Review Summary: "You don't talk to me anymore..."
Mariusz Duda has made an intriguing shift in his work over the last few years. Riverside's Love, Fear, and the Time Machine
started what at the time seemed like an intriguing new chapter for the band, one that contrasted the darker, more isolated feeling of their earlier work by taking on a more optimistic and hopeful outlook. As Duda soon had to confront personal tragedy in life, both due to the death of guitarist Piotr Grudzinski and then his own father, his work on Lunatic Soul would also be impacted. Rather than returning to a darker sonic template, however, Fractured
actually continues the brighter, more hopeful trajectory started on the last Riverside album, making for the most approachable Lunatic Soul album to date.
Where prior Lunatic Soul albums required a bit more patience of the listener, Fractured
is much more immediately accessible and rewarding. Although Duda remains as serious as ever in his craft, the album is more uptempo and fun to listen to in ways that previous Lunatic Soul albums never aspired to, with an increased electronic influence that is consistently well-utilized. Opener 'Blood on the Tightrope' is a prime example of this shift in tone, starting with an almost danceable bass groove and later adding synths, piano flourishes, and a hooky, falsetto-laden chorus. 'Anymore' shows off Duda's talent in writing catchy rock songs, featuring poignant, melancholic hooks complemented by an uptempo riff set and another healthy dose of synths. 'Moving On' fully embraces the 80's influence, sounding like something out of a Depeche Mode album in the best possible way. Duda's vocals remain a highlight of any work he does, and Fractured
is no exception.
In addition to its melodic strengths, Fractured
also continues the trend that Walking on a Flashlight Beam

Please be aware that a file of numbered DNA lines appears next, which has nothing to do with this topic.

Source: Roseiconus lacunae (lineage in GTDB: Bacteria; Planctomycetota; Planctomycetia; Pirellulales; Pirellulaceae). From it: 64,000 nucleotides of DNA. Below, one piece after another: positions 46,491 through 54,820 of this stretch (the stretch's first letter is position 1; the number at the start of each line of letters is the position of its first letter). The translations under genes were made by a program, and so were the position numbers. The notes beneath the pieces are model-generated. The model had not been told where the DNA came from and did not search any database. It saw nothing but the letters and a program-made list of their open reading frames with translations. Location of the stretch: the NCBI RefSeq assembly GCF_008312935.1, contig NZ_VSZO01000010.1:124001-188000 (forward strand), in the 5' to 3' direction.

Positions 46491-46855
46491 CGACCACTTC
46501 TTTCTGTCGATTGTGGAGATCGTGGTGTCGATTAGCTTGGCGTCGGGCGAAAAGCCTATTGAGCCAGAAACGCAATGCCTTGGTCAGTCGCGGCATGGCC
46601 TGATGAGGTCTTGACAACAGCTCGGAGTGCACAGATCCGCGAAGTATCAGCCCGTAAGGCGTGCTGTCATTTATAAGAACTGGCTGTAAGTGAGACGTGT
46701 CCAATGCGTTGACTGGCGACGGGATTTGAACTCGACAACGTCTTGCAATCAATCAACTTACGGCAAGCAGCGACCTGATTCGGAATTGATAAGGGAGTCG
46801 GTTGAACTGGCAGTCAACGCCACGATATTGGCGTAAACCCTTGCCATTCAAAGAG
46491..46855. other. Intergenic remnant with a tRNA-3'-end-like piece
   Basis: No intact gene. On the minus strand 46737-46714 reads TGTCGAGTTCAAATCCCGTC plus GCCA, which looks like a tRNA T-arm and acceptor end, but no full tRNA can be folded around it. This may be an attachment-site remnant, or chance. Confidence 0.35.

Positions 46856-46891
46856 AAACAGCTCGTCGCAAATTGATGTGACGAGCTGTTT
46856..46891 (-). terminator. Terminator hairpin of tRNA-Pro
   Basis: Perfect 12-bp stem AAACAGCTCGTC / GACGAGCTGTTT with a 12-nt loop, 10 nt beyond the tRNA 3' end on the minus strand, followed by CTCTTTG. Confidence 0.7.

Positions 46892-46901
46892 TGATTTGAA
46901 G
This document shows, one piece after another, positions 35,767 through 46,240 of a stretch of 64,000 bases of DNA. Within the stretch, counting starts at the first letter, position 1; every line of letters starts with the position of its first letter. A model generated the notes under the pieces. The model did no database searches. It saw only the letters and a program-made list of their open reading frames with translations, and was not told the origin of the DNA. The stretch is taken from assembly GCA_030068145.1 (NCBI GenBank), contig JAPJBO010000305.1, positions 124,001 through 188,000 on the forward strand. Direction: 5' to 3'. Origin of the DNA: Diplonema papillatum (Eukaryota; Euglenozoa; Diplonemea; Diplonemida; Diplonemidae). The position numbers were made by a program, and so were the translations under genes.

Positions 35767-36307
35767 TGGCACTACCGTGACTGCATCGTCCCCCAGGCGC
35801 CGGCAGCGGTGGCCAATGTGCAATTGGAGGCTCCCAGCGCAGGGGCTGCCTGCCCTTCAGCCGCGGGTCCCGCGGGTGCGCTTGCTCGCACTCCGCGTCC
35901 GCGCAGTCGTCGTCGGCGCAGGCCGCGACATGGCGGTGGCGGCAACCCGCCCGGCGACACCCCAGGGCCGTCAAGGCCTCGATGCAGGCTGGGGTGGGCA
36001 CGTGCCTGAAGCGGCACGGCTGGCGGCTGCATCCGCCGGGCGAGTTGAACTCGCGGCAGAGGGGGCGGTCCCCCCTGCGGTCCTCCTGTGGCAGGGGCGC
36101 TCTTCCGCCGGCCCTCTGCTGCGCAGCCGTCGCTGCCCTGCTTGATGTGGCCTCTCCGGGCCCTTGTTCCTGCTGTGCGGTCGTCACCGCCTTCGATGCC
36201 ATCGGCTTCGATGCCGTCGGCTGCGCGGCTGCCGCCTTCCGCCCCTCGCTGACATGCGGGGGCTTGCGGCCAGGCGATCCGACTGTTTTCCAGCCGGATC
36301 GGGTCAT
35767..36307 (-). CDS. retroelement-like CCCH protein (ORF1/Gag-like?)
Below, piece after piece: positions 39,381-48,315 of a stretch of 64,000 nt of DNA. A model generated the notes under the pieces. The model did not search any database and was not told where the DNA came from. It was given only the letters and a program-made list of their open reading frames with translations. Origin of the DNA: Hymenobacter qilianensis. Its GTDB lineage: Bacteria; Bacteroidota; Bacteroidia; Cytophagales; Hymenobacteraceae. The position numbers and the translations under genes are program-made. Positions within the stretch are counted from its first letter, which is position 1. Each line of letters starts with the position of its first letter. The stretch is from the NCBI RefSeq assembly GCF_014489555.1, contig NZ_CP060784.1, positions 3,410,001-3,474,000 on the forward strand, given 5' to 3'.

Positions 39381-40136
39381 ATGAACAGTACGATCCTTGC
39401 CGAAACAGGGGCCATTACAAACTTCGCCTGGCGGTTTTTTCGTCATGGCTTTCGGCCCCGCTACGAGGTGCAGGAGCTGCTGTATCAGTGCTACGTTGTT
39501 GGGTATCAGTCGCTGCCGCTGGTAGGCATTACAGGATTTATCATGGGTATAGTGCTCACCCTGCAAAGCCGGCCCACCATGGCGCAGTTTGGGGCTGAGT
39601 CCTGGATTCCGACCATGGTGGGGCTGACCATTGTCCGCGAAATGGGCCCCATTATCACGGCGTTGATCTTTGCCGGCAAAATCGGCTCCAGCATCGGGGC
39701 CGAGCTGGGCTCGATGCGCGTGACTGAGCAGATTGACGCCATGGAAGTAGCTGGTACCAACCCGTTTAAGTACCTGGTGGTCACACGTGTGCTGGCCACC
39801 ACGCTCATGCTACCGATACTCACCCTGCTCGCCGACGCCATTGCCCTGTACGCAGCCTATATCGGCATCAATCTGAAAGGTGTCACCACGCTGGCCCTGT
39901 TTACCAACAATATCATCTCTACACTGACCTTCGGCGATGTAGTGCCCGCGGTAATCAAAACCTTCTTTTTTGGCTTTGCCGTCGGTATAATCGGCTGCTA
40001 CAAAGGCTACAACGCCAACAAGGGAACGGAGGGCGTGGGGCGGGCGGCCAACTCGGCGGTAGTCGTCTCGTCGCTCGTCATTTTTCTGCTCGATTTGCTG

started by incorporating more progressive rock elements into the Lunatic Soul template. This is seen most directly in 'A Thousand Shards of Heaven', the album's grand 12-minute epic that starts as a sweeping ballad and gradually unfolds into a rhythmic instrumental showpiece. 'Red Light Escape' is the album's most engaging track musically, featuring a Riverside-quality instrumental interlude capped off by a magnificent saxophone solo. The songwriting and greater focus on free-flowing instrumental sections make Fractured
feel, at the very least, more in the spirit
of a Riverside album than previous Lunatic Soul material has been, while remaining sonically distinct from that project. Accordingly, Duda's bass playing is some of the best work of his career, providing the backbone for the album.
is easily the best album that Duda has produced so far from the Lunatic Soul project. It's lean, free of filler, and consistently engaging musically. Although it's a shame that much of the inspiration had to come from personal tragedy, it's also inspiring to see Duda's grief processed through his music in a way that makes it feel all the more authentic and approachable. The melancholic nature of his work still remains, but the move toward a more optimistic, hopeful outlook has helped make some of Duda's most inspired work yet, and suggests that he is not slowing down any time soon.